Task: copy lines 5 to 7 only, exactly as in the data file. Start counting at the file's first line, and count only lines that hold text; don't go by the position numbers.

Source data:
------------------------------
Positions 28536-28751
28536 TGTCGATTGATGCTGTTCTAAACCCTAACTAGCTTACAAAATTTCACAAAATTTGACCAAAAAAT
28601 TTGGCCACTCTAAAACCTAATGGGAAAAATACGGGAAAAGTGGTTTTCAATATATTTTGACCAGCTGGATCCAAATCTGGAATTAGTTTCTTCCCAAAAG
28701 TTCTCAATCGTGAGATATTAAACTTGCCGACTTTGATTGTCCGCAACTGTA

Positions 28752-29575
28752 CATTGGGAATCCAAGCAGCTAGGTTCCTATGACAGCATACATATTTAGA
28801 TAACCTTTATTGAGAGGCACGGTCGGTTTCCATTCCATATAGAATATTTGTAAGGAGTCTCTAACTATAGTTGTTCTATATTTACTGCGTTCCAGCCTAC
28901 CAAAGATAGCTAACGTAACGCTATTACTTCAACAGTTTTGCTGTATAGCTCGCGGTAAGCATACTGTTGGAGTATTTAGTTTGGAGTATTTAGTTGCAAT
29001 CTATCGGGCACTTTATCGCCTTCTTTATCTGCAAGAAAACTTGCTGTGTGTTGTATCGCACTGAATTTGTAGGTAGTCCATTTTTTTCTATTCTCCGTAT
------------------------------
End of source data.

Positions 28752-29575
28752 CATTGGGAATCCAAGCAGCTAGGTTCCTATGACAGCATACATATTTAGA
28801 TAACCTTTATTGAGAGGCACGGTCGGTTTCCATTCCATATAGAATATTTGTAAGGAGTCTCTAACTATAGTTGTTCTATATTTACTGCGTTCCAGCCTAC